by: Scott MacFarlane Updated:CHARLOTTE, N.C.,None —
A controversial new practice has some safety advocates questioning both the airlines and the FAA.
Documents show numerous flights out of Charlotte Douglas Airport are taking off without a safety device most passengers assume are on board -- life rafts.
Life rafts are one of the reasons some Charlotte passengers are still alive.
Mary Ann Bruce of Cornelius said there were actually two miracles on the Hudson River when the pilot had to set the plane down in 2009.
After the plane made the water landing, many people were standing on the wings as the plane slowly dipped into the water. Others, including Bruce, were on sitting on one of the six life rafts on board.
“We were grabbing people, pulling them in, pulling off their clothes and giving them our clothes to keep them warm,” she said.
The FAA has a rule that requires life rafts aboard planes flying from U.S. airports that are expected to go over water for an extended period of time.
But the agency often waives its own rules and lets major airlines fly many planes each day without rafts.
There were stories of missing rafts on travel message boards, so Eyewitness News filed a request with the FAA to disclose the list of plane models that the FAA allows to fly over water without rafts.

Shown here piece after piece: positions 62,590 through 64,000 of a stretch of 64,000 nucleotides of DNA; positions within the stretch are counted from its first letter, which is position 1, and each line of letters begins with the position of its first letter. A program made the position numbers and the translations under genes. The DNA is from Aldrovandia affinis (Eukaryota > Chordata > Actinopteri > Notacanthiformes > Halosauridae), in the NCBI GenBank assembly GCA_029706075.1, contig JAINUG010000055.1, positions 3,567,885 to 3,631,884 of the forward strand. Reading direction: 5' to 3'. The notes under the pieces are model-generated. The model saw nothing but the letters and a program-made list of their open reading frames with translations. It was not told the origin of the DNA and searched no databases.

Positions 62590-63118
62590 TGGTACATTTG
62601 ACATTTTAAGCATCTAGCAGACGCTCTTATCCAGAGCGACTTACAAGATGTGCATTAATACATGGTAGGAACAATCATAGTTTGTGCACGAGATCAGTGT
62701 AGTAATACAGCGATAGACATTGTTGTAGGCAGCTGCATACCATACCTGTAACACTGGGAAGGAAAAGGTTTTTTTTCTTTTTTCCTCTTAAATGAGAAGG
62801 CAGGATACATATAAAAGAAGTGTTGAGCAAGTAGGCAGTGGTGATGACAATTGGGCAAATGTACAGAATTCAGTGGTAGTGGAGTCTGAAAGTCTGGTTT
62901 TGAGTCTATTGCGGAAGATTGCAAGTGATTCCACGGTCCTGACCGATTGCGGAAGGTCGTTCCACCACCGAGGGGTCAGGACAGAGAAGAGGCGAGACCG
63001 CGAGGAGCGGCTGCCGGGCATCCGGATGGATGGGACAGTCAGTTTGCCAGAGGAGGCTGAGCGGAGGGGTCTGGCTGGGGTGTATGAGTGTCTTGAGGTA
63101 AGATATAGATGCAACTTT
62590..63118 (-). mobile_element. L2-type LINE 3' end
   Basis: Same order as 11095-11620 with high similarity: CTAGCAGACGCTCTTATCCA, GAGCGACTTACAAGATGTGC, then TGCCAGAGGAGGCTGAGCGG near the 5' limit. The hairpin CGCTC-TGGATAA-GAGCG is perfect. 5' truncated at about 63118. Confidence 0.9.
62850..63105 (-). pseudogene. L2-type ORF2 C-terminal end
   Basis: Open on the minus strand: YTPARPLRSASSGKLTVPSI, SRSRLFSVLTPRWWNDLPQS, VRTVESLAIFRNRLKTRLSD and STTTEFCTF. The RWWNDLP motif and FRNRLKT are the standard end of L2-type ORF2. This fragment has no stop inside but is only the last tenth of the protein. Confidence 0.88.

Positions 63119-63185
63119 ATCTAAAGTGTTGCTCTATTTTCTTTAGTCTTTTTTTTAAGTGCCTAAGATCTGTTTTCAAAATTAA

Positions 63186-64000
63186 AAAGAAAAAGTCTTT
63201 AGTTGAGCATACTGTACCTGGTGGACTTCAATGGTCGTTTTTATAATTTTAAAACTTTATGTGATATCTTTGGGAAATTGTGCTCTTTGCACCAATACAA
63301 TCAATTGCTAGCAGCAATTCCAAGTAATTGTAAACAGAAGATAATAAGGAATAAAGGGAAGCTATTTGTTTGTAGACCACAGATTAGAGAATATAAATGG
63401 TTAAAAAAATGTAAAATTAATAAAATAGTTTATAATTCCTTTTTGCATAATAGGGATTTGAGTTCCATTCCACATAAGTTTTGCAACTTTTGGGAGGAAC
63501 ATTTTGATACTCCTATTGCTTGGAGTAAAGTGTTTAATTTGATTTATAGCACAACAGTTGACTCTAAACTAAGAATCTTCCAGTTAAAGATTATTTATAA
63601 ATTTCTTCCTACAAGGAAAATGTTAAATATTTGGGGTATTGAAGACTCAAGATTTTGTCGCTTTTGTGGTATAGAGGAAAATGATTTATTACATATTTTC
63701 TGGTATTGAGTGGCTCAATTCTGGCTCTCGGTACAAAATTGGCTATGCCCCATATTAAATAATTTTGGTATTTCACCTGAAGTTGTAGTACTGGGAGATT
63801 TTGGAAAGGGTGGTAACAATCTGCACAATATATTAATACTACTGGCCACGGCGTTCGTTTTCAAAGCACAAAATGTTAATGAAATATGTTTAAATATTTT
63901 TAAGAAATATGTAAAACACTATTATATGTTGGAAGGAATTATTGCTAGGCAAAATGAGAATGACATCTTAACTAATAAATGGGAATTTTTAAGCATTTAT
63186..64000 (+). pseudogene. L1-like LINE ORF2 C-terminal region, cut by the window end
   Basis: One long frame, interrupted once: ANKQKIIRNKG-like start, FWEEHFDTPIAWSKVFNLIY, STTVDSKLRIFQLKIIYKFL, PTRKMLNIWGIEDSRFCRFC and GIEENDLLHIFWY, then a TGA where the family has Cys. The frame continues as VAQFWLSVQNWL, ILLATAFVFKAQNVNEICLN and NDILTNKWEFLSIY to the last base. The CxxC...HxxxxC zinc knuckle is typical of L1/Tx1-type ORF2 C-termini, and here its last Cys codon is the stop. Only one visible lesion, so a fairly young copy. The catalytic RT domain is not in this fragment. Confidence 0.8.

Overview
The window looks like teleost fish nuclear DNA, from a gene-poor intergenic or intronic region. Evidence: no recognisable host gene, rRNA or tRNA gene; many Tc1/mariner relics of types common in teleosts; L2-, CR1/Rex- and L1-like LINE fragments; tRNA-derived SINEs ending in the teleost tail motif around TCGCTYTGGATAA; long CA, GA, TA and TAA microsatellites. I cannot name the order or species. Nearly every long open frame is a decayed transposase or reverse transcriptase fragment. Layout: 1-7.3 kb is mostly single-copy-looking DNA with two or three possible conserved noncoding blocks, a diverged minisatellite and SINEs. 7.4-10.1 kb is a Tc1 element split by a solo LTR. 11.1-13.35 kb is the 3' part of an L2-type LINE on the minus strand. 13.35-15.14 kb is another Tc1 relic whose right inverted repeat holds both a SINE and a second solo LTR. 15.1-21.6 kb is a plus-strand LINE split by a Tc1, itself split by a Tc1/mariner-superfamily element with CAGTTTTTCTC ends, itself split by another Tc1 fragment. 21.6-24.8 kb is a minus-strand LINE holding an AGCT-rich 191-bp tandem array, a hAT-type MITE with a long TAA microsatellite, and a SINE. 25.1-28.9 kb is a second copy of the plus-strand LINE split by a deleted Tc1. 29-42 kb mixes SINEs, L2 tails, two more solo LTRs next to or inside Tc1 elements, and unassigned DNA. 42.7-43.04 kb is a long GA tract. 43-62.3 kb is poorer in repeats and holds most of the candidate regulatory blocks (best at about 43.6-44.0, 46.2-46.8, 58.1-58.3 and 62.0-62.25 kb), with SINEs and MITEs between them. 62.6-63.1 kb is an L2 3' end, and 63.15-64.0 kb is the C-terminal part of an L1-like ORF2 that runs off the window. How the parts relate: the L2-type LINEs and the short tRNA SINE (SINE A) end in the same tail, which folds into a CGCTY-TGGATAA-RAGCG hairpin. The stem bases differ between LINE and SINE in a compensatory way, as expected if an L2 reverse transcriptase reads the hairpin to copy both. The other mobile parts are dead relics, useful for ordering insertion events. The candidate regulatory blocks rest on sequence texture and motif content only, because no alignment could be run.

Many of the models are used on several flights locally each day out of Charlotte Douglas, according to a U.S. Airways schedule.
An airline spokeswoman said “at times” rafts are not included on domestic flights and travelers will not know for sure until they board the plane.
The rafts are about 20 feet long and are provided with life preservers, first aid kits, drinkable water and a canopy to protect passengers from the elements.
A spokesperson for American Airlines said the rafts “aren’t needed and they are heavy and increase the amount of fuel burned in flight (as well as) the price of your ticket.”
Gabe Brune, a former FAA manager, said the airlines go without rafts because they want to save money on fuel.
But the FAA said it is allowing planes to go without rafts because there are protections in place. Instead, those planes must have a life vest for every passenger and must not fly above 25,000 feet to ensure it is easier to get back to land.
Incidents are rare, too.
The last time passengers drowned because of a lack of life rafts on a U.S. flight was in 1978 in Florida.
But the famous captain of U.S. Airways flight 1549, Chelsey Sullenberger, is urging the FAA to do away with those waivers, saying water landings cannot always be predicted or avoided.
The FAA said it has offered life raft waivers for more than 40 years and it does so because certain air carriers can demonstrate they can meet other safety requirements.
The agency said it does require planes to carry life preservers for all passengers.